Recycling tips

I recently attended a waste and recycling course (Earth Carers), run by the East Metropolitan Region Council (EMRC). The EMRC handles the waste and recycling for several shires, including the City of Swan. As part of the course, we were lucky enough to have a tour of the plant that handles the recycling. It was impressive to see how it worked. But even more impressive was the volume of stuff that comes through!

It was also surprising to see that people are still an integral part of the sorting process, with 20 workers per a shift. So to make it easier and safer for them, as well as improving recycling, here’s a few tips I picked up:

1) Don’t put plastic bags in the recycling bin.

Anything in closed plastic bags will be thrown out. Plus loose plastic bags can clog the machinery. If you want to recycle them, store them up and take them to the Coles or Woolworths recycling bins. Of course, it’s best not to use them in the first place 😉

2) Never put engine oil in the recycling bin

It contaminates everything around it! You can drop off waste oil to Red Hill tip

3) Take the lids off all plastic bottles and containers.

Some can be recycled, but it’s currently best to not put them in the recycling. If the lids are on, it also makes it harder for them to compact the bottles and often means fluids will still be present and will leak everywhere.

These are just the top tips to help the people at the recycling plant. Please post your tips to reduce, reuse and recycling!

Hopefully we can organise a tour of the plant for TTG in the near future. Please email us if you’d be interested in coming along…..

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4 responses to “Recycling tips

  1. If you recycle your stuff, then you could influence more people to follow your example by being more vocal about it. A way to let other people know about your recycling activities is to snap a picture of yourself while at work. Here’s the application for doing just that. http://youtu.be/qxQn-00Rr7s

  2. It’s awesome that you care for the peanlt. It’d be great if people tried to use alternatives to conserve the earth. Here’s some ideas you may be able to use. Just remeber hairspray ain’t gonna be much a difference here’s some of the bigger issues.1. get a car ( larger vehicles use up more gasoline) possibly one that doesn’t need oil. You also get some tax incentive benefit out of that or something and can use the carpool lane w/ a single person.2. get Energy Saver products like washers, dryers, lightbulbs and anything else when purchasing something new.3. there are windows that are energy saving that you can research and look for4.showers not baths5. Don’t leave the lights/computers/tv on if you’re not using them.6.use fans instead of air conditioners7.battery operated stuff versus something you plug into a socket.8.plastic bags over paper. Recycle those plastic bags by using them as small trash bags for your bathroom trash can.its the corporations and factors and stuff that can do alot just by turning off the lights and computers when they leave work for the night but one step at a time I suppose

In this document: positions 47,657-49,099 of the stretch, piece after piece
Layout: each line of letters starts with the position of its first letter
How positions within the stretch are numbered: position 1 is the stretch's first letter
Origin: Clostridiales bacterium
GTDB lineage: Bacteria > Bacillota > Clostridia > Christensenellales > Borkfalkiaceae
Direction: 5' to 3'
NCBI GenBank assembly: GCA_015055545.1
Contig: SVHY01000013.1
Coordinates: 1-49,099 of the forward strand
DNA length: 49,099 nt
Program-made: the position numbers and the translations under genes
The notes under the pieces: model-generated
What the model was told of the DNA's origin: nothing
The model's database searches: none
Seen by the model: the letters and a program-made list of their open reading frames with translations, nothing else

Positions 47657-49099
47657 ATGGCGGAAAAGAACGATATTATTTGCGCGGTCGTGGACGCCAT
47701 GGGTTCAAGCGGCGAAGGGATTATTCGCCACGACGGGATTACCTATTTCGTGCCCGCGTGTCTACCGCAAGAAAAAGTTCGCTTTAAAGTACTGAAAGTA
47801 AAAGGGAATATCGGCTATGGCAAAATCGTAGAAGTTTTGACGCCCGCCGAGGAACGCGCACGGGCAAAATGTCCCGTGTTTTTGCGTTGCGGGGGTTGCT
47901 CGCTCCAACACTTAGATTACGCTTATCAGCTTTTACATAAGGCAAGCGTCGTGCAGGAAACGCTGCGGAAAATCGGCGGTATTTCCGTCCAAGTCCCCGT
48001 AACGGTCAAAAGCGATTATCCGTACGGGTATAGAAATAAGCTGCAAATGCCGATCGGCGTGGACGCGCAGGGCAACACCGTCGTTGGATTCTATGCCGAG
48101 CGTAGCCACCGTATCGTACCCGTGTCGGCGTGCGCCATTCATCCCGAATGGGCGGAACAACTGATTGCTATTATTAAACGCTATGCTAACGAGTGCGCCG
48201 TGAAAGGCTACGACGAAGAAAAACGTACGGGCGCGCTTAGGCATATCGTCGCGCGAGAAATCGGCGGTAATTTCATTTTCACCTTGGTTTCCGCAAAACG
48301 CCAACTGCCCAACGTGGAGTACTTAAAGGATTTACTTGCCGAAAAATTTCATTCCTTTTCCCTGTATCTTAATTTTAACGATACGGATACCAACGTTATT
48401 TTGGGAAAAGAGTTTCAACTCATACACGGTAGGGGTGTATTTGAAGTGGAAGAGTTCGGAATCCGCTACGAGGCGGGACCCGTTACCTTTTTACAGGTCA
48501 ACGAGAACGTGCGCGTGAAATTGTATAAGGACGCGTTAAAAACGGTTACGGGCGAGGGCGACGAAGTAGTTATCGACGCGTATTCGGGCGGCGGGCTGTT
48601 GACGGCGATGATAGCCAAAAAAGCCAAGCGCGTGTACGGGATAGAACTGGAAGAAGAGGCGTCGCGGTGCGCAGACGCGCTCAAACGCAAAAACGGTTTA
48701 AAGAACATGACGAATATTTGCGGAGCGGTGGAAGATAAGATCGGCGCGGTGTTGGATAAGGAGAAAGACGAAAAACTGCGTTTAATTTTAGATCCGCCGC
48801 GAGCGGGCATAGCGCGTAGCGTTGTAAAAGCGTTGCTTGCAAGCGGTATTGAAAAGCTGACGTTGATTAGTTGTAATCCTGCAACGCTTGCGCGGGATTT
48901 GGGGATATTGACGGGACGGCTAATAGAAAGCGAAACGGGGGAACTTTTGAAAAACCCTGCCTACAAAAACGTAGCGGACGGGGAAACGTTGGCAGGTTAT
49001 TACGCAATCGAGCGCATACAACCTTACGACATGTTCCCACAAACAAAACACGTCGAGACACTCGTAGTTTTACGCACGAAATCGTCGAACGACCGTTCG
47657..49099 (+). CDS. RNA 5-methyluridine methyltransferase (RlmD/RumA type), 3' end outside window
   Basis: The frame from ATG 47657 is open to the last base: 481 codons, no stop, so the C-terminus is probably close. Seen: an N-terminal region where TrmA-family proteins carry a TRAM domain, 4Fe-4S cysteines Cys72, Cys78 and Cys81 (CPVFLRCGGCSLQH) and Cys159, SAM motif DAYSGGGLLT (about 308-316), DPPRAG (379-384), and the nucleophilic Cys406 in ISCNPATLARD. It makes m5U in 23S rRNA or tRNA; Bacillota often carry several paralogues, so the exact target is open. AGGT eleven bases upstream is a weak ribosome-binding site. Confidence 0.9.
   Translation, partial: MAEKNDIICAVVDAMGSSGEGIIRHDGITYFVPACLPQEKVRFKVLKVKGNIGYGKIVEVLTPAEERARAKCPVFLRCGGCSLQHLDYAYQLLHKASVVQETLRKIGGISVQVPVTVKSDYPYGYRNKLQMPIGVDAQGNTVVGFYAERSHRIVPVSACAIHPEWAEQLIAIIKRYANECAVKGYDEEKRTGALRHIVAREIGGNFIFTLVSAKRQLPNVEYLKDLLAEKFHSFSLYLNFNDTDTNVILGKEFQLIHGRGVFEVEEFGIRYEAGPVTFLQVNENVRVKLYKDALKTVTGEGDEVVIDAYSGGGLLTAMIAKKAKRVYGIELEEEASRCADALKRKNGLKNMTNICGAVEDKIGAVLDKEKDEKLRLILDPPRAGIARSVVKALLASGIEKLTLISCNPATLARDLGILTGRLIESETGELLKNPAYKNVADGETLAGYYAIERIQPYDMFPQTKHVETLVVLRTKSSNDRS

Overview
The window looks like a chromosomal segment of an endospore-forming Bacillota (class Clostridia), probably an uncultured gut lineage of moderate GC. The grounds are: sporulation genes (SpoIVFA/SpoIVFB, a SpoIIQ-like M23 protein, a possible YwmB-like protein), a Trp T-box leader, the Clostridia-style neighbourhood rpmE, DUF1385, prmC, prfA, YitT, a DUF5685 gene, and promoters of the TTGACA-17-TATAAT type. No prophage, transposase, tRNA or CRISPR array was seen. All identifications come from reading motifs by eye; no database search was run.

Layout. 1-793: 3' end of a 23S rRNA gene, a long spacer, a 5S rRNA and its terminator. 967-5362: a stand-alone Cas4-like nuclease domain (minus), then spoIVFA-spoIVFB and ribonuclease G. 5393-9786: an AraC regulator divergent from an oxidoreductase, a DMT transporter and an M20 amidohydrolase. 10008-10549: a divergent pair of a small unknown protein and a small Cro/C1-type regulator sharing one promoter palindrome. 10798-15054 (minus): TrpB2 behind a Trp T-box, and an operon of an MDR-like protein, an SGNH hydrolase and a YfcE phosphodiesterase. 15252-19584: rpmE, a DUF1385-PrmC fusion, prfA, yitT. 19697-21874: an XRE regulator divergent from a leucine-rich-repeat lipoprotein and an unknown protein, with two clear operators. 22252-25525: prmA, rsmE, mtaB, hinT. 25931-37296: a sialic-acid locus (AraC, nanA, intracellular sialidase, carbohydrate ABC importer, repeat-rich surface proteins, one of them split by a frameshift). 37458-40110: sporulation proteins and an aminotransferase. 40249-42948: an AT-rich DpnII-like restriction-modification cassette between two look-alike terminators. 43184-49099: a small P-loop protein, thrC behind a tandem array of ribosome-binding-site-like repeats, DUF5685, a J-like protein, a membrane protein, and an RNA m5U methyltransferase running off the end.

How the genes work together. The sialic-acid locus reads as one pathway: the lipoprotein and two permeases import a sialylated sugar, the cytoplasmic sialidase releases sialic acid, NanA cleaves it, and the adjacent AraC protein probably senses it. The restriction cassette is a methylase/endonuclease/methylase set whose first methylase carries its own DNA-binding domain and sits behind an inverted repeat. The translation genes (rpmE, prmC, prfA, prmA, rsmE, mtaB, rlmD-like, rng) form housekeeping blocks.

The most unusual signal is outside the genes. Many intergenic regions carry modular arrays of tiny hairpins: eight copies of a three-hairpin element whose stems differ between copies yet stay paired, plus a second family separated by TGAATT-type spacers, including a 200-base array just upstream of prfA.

3. Pingback: Waste & Recycling Course | Transition Town Guildford

  4. Have read the ‘recycling tips’ article posted back in October 2011. Some good tips here. I’m a sustainability graduate and can add the following which I hope is useful.
    1. When plastic bags are recycled, it takes more energy for them to undergo this process than it does to make them in the first place. The best thing we can do is to say NO to plastic bags, even over paper bags. The damage a plastic bag can do to the environment (especially to marine life if it gets into a waterway) is significant. It’s great marketing for Coles and Woolies to have a plastic bag recycling depot but it doesn’t make sense on an environmental level. Every single piece of plastic that has ever been manufactured on this earth is still here. Plastic does not biodegrade, it just breaks down into smaller pieces/molecules.
    2. Buy second hand over new where possible. That way you are avoiding ‘buying into’ the damaging life cycle a product creates when it is manufactured. From the mining process (somewhere on earth), the manufacturing process (usually cheap dehumanising labour in another country),to the multiple transportation processes it takes to get to an enery guzzling shopping centre near you. See http://www.storyofstuff.org for a more succinct explanation.
    The best thing my husband and I have bought this year (2nd hand) is a game of ‘scrabble’! We watch less TV at night (so we use less energy), we are learning something new and above all it’s fun 😉

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